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The harsh Medicaid reality

Tuesday, Feb 14, 2012

* US Sen. Dick Durbin pointed out some sobering Medicaid statistics this past weekend

“One-third of all children in Illinois, their only health insurance is Medicaid,” Durbin said. “Over half of all births in Illinois are paid by Medicaid. And 60 percent of the Medicaid budget goes to the frail, elderly who are broke and living in nursing homes on Medicare, Medicaid and whatever they can scrape together on Social Security.

“When you start talking about cutting Medicaid, those are the three vulnerable populations.”

* DHFS numbers for Medicaid enrollment by fiscal year...

2000 – 1,365,070

2001 – 1,461,754

2002 – 1,535,648

2003 – 1,596,482

2004 – 1,750,335

2005 – 1,896,234

2006 – 2,021,314

2007 – 2,150,519

2008 – 2,304,291

2009 – 2,433,625

2010 – 2,590,945

2011 – 2,704,791

The recession has played a big role in the increase, but a doubling of the rolls without corresponding revenue growth to pay for it is a very real problem.

Illinois has one of the lowest costs per Medicaid patient in the country. Its provider reimbursement rates are also quite low - and if they go much lower patients will have trouble finding care. Eliminating programs and kicking people off health care is the “best” option, but as Durbin rightly points out, it’s an extremely harsh option.

- Posted by Rich Miller        


56 Comments
  1. - Quill - Tuesday, Feb 14, 12 @ 7:01 am:

    To clarify Durbin’s point a little: Medicaid pays for nursing homes. Medicare does not. When he says “broke” and refers to people on SSI, he really means BROKE. To live in a nursing home and have Medicaid pay for it, you have to spend out all of your assets until you have a max of $2,000 in assets. This is how people lose their homes and others assets going into nursing homes—at the profit of the nursing homes of course. Once in the nursing home, the facility takes all the Medicaid dollars and all your SSI except about $30 a month. That would be BRRRROOOKKEEEE. And if people seriously expect there to be a resolution to this costly problem of people getting stuck in nursing facilities, then they better be funding ways to get out other than through the morgue. Plus national AARP points out that most seniors would rather be in their own homes than in nursing homes. Polled and done. The state would do way better to invest in community based in-home care for seniors and people with disabilities. Saves Medicaid $$$$.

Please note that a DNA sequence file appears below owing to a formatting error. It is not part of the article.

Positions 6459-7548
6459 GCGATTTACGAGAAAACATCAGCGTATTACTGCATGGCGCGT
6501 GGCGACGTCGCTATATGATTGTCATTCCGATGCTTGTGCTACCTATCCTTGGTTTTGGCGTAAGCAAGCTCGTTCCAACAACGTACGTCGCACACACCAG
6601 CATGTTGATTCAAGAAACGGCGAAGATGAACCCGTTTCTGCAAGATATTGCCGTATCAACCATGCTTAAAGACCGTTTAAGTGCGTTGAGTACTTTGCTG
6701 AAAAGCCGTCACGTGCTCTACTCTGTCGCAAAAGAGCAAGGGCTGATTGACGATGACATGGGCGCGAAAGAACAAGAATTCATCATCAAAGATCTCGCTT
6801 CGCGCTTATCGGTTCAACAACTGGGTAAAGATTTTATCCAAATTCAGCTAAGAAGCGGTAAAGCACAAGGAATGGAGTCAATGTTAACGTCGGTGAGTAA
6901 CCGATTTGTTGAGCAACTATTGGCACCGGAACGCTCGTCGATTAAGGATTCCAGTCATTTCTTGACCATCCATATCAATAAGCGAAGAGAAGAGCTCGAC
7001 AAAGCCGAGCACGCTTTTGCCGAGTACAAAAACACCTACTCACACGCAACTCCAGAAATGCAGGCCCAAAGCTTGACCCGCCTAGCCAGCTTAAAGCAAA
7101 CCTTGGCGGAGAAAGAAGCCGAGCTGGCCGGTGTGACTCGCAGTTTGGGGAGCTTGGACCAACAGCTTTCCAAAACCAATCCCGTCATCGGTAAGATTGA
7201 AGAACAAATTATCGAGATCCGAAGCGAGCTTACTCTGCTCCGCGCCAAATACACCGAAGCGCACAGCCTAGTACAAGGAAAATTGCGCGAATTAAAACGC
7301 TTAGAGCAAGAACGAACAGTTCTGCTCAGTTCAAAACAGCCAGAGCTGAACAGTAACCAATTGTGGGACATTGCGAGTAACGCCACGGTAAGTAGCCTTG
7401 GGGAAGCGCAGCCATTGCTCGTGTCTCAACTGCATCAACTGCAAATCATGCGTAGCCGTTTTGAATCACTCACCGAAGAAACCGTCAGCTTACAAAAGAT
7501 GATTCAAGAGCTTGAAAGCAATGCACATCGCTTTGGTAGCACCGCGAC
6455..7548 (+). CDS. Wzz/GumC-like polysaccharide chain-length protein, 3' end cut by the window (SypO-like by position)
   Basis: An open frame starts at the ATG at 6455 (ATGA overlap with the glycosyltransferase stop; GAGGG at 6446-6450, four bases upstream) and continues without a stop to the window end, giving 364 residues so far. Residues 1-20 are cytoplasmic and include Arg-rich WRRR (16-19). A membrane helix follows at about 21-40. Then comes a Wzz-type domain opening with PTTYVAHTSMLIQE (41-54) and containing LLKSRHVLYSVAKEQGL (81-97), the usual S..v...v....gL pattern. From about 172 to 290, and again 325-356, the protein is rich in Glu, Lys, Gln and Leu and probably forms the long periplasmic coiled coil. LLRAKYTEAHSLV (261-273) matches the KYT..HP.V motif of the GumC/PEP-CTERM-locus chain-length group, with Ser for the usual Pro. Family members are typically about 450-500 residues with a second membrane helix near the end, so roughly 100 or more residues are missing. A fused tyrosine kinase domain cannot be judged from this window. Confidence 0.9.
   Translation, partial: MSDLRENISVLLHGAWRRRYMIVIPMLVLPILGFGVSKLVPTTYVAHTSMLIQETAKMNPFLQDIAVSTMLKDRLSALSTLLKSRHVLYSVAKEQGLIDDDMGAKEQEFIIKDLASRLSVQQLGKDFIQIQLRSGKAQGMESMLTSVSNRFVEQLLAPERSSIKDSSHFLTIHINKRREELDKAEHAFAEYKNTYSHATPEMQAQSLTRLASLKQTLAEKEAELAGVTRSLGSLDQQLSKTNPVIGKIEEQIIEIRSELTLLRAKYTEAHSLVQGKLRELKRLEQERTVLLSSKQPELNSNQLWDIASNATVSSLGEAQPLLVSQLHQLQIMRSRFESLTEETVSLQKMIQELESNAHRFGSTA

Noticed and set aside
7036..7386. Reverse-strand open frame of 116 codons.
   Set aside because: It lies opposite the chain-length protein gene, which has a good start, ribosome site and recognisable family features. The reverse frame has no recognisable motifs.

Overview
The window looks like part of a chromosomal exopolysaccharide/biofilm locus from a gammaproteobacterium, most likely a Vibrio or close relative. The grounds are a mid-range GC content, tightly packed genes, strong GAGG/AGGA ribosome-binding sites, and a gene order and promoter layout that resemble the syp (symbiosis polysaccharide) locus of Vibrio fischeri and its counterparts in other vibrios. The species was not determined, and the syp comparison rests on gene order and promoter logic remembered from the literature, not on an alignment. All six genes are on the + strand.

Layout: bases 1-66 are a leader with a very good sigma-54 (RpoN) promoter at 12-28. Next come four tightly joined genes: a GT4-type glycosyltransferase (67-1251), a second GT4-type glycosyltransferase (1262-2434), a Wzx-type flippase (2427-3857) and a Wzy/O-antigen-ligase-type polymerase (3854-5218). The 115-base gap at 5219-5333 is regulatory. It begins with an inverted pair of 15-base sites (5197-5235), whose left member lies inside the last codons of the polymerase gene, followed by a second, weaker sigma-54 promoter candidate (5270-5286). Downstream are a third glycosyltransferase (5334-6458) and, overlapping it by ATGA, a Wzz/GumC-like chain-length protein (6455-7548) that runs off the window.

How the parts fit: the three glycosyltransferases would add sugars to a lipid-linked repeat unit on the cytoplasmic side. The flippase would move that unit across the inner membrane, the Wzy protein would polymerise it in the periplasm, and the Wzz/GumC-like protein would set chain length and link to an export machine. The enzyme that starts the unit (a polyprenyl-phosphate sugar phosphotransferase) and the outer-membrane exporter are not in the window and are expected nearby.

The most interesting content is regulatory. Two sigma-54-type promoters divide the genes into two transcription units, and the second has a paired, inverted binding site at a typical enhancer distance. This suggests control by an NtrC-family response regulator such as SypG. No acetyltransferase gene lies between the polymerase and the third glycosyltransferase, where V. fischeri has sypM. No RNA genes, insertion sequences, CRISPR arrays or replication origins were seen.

2. - southof80 - Tuesday, Feb 14, 12 @ 7:18 am:

    …and for some of those children, it became apparent to me over the past few months, that “families” are choosing not to marry and have children out-of-wedlock because medicare pays for the birth.


  3. - Quill - Tuesday, Feb 14, 12 @ 7:31 am:

    The vast majority of people who would be pregnant would be using Medicaid, not Medicare.


  4. - Anonymous - Tuesday, Feb 14, 12 @ 7:48 am:

    “Over half of all births in Illinois are paid by Medicaid”
    I find this troubling, but not in the way that Durbin intends. :/


  5. - Concerned - Tuesday, Feb 14, 12 @ 8:01 am:

    For those who are very aware if Medicaid expenditures,
    There are alot of areas that could be trimmed.
    Cutting back on the all kids and family care that Blago expanded would help. Cutting back on the spending for illegal citizens would probably solve the crisis alone. Someone should ask for those numbers and publish them.


  6. - Shock & Awww(e) - Tuesday, Feb 14, 12 @ 8:09 am:

    PQ reportedly plans $2 billion in Medicaid cuts.

    It will be interesting to see what programs he proposes maintaining funding for in his formal budget address.

    What are the priorities he sets for our state? What programs does he feel should be maintained at current funding levels while Medicaid and others are cut?

    Should be interesting.


  7. - Anonymous - Tuesday, Feb 14, 12 @ 8:19 am:

    The amount of ignorance about Medicaid is summarized in this article and the comments thus far. Medicare pays for almost no births; it’s Medicaid. Illegal citizens (an oxymoron, by the way) aren’t eligible for Medicaid (except for a limited pool of funds for emergency care). (And if Concerned is referring to illegals delivering babies, those babies are legal citizens, so their moms are covered just for the pregnancy.) The state is among the lowest in the country in spending per enrollee without managed care, yet the Republicans in the GA continue to cling to their fiction that outsourcing all the care to their pals in the managed care biz is going to save the state a bundle (it won’t). The lack of knowledge about what it truly means to be “middle class” among the 1%-ers (and the 25%-ers, who probably make up most of the commenters on this board) leads to their surprise at the high number of Medicaid-paid births. The fact is - the income level of women in the child-bearing ages - is a lot lower, on average, than people think, making many of them eligible for Medicaid.